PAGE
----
Then, at sixteen, she decides to experiment with her sexuality. This was after reading some literature on it, which made her start believing that she’s a lesbian. Only for her to go the full 9 yards with some cute lad and a few weeks in she finds out that she is pregnant. She hides it for 8 months, till she graduates from high school. She carries her pregnancy to term and when she delivers her baby boy she experiences some unfounded fears on motherhood, which her mother waters down by telling her,

“See you don’t have to think about doing the right thing. If you’re for the right thing, then you do it without thinking.” She turned out the light and I patted my son’s body lightly and went back to sleep.

From her story, it’s now easy to see why she identified herself as a cage bird who has now been liberated and she can sing. The meaning behind the title. Today, she speaks for the voiceless and gives them a voice through her words and through her actions.

The Black female is assaulted in her tender years by all those common forces of nature at the same time that she is caught in the tripartite crossfire of masculine prejudice, white illogical hate and Black lack of power.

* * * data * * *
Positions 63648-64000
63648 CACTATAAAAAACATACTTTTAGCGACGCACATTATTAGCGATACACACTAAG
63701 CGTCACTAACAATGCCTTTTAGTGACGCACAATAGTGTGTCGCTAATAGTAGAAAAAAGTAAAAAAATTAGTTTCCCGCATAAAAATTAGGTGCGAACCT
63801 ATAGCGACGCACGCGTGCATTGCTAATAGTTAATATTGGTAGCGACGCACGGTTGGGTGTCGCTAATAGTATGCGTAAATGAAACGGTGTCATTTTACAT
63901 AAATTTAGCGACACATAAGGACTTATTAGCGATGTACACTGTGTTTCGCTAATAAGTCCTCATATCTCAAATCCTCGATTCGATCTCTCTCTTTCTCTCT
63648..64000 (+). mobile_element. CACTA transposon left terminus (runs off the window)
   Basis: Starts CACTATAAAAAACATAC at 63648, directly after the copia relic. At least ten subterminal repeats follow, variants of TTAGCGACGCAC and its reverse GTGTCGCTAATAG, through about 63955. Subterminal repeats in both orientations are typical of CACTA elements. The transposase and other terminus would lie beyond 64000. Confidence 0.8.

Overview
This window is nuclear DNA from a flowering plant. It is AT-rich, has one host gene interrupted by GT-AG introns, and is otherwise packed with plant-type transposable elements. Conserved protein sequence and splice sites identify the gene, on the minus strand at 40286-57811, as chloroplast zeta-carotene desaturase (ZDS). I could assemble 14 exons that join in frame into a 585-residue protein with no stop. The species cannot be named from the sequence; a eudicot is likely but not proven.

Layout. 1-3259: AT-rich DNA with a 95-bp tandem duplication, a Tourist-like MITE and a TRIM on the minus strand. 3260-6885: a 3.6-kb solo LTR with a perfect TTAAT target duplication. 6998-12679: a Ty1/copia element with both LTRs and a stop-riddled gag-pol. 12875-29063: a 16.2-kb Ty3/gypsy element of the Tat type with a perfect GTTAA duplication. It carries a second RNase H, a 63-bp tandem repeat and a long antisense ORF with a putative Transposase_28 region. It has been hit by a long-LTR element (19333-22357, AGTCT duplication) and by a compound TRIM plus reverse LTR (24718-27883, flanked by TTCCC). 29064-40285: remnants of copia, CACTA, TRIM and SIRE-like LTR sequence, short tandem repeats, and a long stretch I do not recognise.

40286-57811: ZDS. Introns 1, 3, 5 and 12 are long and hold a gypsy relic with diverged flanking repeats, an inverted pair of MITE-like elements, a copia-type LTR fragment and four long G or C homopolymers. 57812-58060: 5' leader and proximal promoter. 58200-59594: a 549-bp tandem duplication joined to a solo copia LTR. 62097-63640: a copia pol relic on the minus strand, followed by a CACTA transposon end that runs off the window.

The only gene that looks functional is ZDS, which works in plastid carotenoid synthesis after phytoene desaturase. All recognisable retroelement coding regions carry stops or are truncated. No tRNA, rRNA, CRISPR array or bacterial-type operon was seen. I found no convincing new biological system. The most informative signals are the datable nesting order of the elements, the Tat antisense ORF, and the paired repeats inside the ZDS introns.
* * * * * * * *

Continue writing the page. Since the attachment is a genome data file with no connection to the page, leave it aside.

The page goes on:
~

The fact that the adult American Negro female emerges a formidable character is often met with amazement, distaste and even belligerence. It is seldom accepted as an inevitable outcome of the struggle won by survivors and deserves respect if not enthusiastic acceptance.

I have seen recommendations for her other books and I’ll now make a conscious effort to read each one of them.

  • I know why the caged bird sings       ♥♥♥♥♥
  • Gather together in my name
  • Singing and swinging and getting merry like Christmas
  • The heart of woman
  • All God’s children need travelling shoes
  • Mom and me and mom.

May her beautiful soul continue to rest in peace (April 4, 1928 – May 28, 2014)

Stay Inspired,
Kawi

  • Juhea Kim

    aww, I loved this. I haven’t read this book but now I really want to–thank you!! <3

    • 🙂 Thank you for passing by Juhea. You really should, it’s a lovely book <3